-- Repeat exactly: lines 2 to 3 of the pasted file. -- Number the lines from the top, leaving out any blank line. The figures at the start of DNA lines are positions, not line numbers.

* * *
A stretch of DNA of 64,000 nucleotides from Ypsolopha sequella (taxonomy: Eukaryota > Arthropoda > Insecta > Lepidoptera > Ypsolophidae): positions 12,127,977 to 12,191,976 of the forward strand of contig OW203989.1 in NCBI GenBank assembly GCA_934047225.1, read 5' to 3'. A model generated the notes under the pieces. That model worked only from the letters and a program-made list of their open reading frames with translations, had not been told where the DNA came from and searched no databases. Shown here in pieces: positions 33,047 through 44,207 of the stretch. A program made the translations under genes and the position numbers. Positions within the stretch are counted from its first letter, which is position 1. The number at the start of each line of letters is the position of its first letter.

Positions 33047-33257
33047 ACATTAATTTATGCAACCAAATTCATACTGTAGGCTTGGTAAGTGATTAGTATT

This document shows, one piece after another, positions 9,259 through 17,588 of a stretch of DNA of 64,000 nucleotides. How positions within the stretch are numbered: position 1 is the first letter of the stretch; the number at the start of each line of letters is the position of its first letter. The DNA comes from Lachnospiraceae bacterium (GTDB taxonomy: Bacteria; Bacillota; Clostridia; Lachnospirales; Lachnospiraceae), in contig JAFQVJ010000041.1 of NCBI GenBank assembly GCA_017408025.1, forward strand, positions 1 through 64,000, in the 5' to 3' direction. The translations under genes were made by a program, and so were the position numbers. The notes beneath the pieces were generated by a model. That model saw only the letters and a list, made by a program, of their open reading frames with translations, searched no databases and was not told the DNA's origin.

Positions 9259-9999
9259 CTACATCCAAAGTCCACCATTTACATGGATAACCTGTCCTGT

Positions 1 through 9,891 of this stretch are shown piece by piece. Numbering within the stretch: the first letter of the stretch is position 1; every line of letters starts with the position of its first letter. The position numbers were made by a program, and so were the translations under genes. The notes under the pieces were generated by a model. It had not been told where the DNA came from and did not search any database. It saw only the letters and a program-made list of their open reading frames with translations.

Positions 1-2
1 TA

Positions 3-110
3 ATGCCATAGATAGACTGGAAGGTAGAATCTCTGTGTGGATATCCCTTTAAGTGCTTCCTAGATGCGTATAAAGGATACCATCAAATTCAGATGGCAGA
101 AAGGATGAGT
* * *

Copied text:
Positions 33047-33257
33047 ACATTAATTTATGCAACCAAATTCATACTGTAGGCTTGGTAAGTGATTAGTATT